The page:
This seminar course delves into the crucial and evolving field of explainability in machine learning (ML). As ML models become increasingly complex and integral to various domains, understanding how these models make decisions is essential. This course will explore different methodologies for interpreting ML models, including rule-based, attribution-based, example-based, prototype-based, hidden semantics-based, and counterfactual-based approaches. Through a combination of paper readings, discussions, and presentations, students will gain a comprehensive understanding of the challenges and advancements in making ML models transparent and interpretable.

More details will be released at

Requirements: The student should take a course in machine learning or have sufficient knowledge from other courses; The student should speak English and understand that the seminar will be conducted entirely in English

Places: 8

Hot Topics in Data Networks by Anja Feldmann

While the Internet has started as a research effort, it has consistently evolved throughout the decades into the largest commercial network. Today, many research efforts focus on understanding the Internet's structural trends, optimizing its packet delivery, and laying the foundations for its future developments. In this seminar, you will receive a closer look at bleeding-edge research published at the top conferences in our domain. Discussing state-of-the-art approaches and recent findings from a broad range of network-related topics with your peers and instructors will provide you with a deep understanding of your assigned topic. Preparing the accompanying research survey and topic presentation will not only strengthen your academic reading and writing skills but also help you to present your future work in a more accessible and structured way.

Requirements: Participants should have successfully participated in "Data Networks" or an equivalent course.

Places: 12

Machine Learning for Natural Language Processing by Dietrich Klakow

Deep learning is the predominant machine learning paradigm in natural language processing (NLP). This approach not only gave huge performance improvements across a large variety of natural language processing tasks.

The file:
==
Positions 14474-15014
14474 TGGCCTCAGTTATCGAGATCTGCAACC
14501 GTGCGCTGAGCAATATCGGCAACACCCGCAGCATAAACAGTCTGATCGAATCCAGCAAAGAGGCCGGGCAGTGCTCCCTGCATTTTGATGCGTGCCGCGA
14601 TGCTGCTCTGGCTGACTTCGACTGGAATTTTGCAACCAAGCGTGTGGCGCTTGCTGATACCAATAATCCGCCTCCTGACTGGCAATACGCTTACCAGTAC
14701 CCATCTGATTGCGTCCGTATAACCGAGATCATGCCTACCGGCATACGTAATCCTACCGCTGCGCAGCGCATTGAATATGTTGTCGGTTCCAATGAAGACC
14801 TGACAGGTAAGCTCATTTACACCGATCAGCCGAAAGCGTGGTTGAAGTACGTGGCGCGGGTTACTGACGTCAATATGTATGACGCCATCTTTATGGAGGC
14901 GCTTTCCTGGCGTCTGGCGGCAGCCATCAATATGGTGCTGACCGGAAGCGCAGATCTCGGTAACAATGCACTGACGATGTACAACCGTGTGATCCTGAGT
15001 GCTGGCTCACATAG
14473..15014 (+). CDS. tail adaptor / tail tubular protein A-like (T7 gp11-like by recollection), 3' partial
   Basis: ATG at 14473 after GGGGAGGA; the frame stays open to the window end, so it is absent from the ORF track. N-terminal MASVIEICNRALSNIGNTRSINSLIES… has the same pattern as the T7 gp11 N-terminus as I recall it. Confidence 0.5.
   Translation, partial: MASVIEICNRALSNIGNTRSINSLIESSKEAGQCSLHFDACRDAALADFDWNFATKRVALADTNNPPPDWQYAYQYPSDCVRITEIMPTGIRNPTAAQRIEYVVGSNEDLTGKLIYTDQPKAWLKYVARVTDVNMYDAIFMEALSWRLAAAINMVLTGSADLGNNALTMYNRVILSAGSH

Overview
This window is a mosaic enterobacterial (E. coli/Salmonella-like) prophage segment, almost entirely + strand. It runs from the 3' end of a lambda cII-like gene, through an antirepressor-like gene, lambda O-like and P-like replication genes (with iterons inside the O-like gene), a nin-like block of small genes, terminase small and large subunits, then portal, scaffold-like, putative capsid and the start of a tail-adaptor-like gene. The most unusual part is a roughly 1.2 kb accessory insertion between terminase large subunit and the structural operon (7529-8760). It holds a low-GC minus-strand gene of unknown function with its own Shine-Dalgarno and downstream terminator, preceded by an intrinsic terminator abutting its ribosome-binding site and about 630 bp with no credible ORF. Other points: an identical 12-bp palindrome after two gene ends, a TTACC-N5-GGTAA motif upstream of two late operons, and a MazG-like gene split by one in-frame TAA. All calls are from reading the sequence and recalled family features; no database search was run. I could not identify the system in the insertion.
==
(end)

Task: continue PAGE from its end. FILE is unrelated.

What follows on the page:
For more information see:

Places: 8

Privacy of Machine Learning by Yang Zhang

Machine learning has witnessed tremendous progress during the past decade, and data is the key to such success. However, in many cases, machine learning models are trained on sensitive data, e.g., biomedical records, and such data can be leaked from trained machine learning models. In this seminar, we will cover the newest research papers in this direction.

Requirements: Students are required to have basic knowledge of machine learning.

Places: 15

Router lab by Tobias Fiebig,

In this seminar, we take a hands-on approach to explore the workings of internet components and provide a deep understanding of the underlying protocols. Specifically, we examine how routers and switches can be configured and connected to a working IP network.

The seminar consists of a series of activities starting with setting up the hardware and introducing basic configuration for VLANs and IPv4/IPv6 networks and gradually moving to more advanced topics, including but not limited to, routing protocols, virtual private networks, security, network monitoring, and troubleshooting.

Requirements: Participants should have sufficient knowledge of computer networks and how the Internet works, e.g., by having successfully participated in "Data Networks", an equivalent course, or by demonstrating relevant prior practical experience.

Places: 12